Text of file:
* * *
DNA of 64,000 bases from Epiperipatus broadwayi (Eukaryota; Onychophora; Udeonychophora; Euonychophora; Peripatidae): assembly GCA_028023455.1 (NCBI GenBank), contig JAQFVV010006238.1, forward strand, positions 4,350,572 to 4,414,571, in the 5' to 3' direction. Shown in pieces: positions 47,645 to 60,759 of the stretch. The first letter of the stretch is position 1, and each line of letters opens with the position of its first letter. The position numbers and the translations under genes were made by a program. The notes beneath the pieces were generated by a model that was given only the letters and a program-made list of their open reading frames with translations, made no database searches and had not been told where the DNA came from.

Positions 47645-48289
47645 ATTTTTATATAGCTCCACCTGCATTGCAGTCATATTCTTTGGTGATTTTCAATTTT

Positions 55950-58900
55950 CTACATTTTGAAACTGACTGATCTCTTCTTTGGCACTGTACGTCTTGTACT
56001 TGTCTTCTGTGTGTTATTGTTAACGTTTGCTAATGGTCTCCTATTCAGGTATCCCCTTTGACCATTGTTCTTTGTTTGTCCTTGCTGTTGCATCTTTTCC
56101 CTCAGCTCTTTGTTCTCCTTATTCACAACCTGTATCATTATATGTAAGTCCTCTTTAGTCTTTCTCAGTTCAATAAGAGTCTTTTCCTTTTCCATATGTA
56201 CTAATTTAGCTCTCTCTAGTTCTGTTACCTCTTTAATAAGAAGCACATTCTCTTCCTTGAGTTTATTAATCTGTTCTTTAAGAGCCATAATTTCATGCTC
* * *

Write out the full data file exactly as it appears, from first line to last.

DNA of 64,000 bases from Epiperipatus broadwayi (Eukaryota; Onychophora; Udeonychophora; Euonychophora; Peripatidae): assembly GCA_028023455.1 (NCBI GenBank), contig JAQFVV010006238.1, forward strand, positions 4,350,572 to 4,414,571, in the 5' to 3' direction. Shown in pieces: positions 47,645 to 60,759 of the stretch. The first letter of the stretch is position 1, and each line of letters opens with the position of its first letter. The position numbers and the translations under genes were made by a program. The notes beneath the pieces were generated by a model that was given only the letters and a program-made list of their open reading frames with translations, made no database searches and had not been told where the DNA came from.

Positions 47645-48289
47645 ATTTTTATATAGCTCCACCTGCATTGCAGTCATATTCTTTGGTGATTTTCAATTTT

Positions 55950-58900
55950 CTACATTTTGAAACTGACTGATCTCTTCTTTGGCACTGTACGTCTTGTACT
56001 TGTCTTCTGTGTGTTATTGTTAACGTTTGCTAATGGTCTCCTATTCAGGTATCCCCTTTGACCATTGTTCTTTGTTTGTCCTTGCTGTTGCATCTTTTCC
56101 CTCAGCTCTTTGTTCTCCTTATTCACAACCTGTATCATTATATGTAAGTCCTCTTTAGTCTTTCTCAGTTCAATAAGAGTCTTTTCCTTTTCCATATGTA
56201 CTAATTTAGCTCTCTCTAGTTCTGTTACCTCTTTAATAAGAAGCACATTCTCTTCCTTGAGTTTATTAATCTGTTCTTTAAGAGCCATAATTTCATGCTC